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Inserting Blocks of Text - PHP

As you know, more and more web sites try to engage their visitors by delivering their database contents in several formats, such as Adobe’s Portable Document Format (PDF). The good news regarding this topic is that you, as a PHP developer, can take advantage of this language’s versatility and get started quickly building PDF files directly from your own scripts.

TABLE OF CONTENTS:
  1. Positioning Strings with the show_xy() Method in PDF Documents with PHP 5
  2. Inserting Blocks of Text
  3. Going One Step Further
  4. Completion
By: Alejandro Gervasio
Rating: starstarstarstarstar / 4
November 27, 2007

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Inserting blocks of text into an existing PDF file: working with the versatile “show_xy()” method

As you saw in the earlier articles of this series, several times I used the “show()” method to insert a string of text into a sample PDF file, which hopefully demonstrated how easy it is to work with. However, it should be noticed here that this method itself is rather useless, particularly in those cases where a determined string must be positioned using a pair of X,Y coordinates.

Of course, you may say that this accurate positioning procedure can be achieved with the “set_text_pos()” method, which was also reviewed previously, but this implies having to work with two different methods. Fortunately, the “PDFlib” library comes equipped with a handy method, named “show_xy()”, which can be used to display a given string in any position of a PDF document, in this way replacing the two methods referenced above.

Having explained in theory how the “show_xy()” method works, it’s time to analyze it from a practical point of view. So below I coded an illustrative example that shows its considerable functionality. Here it is:

  try{

 

// example creating a basic PDF document and display a
basic text using the 'show_xy()' method

// create new instance of the 'PDFlib' class

 

  $pdf=new PDFlib();

 

// open new PDF file

 

if(!$pdf->begin_document("","")){

throw new PDFlibException("Error creating PDF document. ".$pdf-
>get_errmsg());

 

}

 

  $pdf->set_info("Creator","example.php");

 

  $pdf->set_info("Author","Alejandro Gervasio");

 

  $pdf->set_info("Title","Example on using PHP to create PDF
docs");

 

 

  $pdf->begin_page_ext(421,595,"");

 

 

   $font=$pdf->load_font("Helvetica-Bold","winansi","");

 

 

  $pdf->setfont($font,24.0);

 

  $pdf->show_xy("PHP is great for creating PDFs!",30,500);

 

// end page

 

  $pdf->end_page_ext("");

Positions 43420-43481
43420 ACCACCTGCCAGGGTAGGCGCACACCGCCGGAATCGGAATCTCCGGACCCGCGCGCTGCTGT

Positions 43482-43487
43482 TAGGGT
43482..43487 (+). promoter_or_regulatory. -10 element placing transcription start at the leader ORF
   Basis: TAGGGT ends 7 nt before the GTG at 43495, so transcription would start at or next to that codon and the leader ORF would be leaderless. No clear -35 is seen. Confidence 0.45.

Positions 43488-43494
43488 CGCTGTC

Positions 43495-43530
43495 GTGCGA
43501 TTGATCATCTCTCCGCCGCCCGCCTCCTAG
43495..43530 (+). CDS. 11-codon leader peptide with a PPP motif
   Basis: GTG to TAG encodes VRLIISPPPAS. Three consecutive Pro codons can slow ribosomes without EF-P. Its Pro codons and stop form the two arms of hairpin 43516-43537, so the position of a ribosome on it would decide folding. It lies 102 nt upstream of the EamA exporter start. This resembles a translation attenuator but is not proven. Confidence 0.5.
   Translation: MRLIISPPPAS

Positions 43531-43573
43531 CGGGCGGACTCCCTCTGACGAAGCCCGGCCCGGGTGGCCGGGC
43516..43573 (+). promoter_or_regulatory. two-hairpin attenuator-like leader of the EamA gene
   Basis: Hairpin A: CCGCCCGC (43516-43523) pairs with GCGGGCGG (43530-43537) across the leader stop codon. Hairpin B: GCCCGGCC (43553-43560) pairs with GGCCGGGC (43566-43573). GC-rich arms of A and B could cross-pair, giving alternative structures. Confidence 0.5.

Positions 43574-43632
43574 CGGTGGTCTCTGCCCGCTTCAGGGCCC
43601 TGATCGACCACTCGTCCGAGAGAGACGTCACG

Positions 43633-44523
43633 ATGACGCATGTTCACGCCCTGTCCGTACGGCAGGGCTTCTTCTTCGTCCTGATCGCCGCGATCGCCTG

// end document

 

  $pdf->end_document("");

 

 

// get buffer contents

 

   $buffer=$pdf->get_buffer();

 

// get length of buffer

 

    $len=strlen($buffer);

 

 

// display PDF document

 

  header("Content-type: application/pdf");

 

  header("Content-Length: $len");

 

  header("Content-Disposition: inline; filename=example.pdf");

 

   echo $buffer;

 

}

 

catch (PDFlibException $e){

 

   echo 'Error Number:'.$e->get_errnum()."n";

  echo 'Error Message:'.$e->get_errmsg();

exit();

}

As you can see, the above hands-on example demonstrates quite clearly how to use the “show_xy()” method to display a trivial string of text on a given PDF document. In this concrete situation, the method in question was instructed to show the respective text using an offset of 30 for the X coordinate and a value of 500 for the respective Y axis.

If you analyze in detail the previous code sample, it’s quite evident how useful the “show_xy()” method can be, particularly when the PDF file being created includes only some strings of text and nothing else. Pretty good, right?

In addition, with the purpose of completing even more of the previous explanation of this handy method, below I included a picture that shows the output generated by the prior hands-on example:

So far, so good. At this stage you hopefully learned the basics of utilizing the helpful “show_xy()” method to display different blocks of text using a predefined pair of X,Y coordinates. However, if you’re anything like me, then you might want to see some additional examples regarding the implementation of this method in concrete cases.

Thus, bearing this in mind, in the course of the upcoming section, I’m going to set up another practical example, aimed at providing you with more material on using the “show_xy()” method.

To learn how this example will be developed, go ahead and read the next few lines. They’re just one click away.



 
 
>>> More PHP Articles          >>> More By Alejandro Gervasio
 

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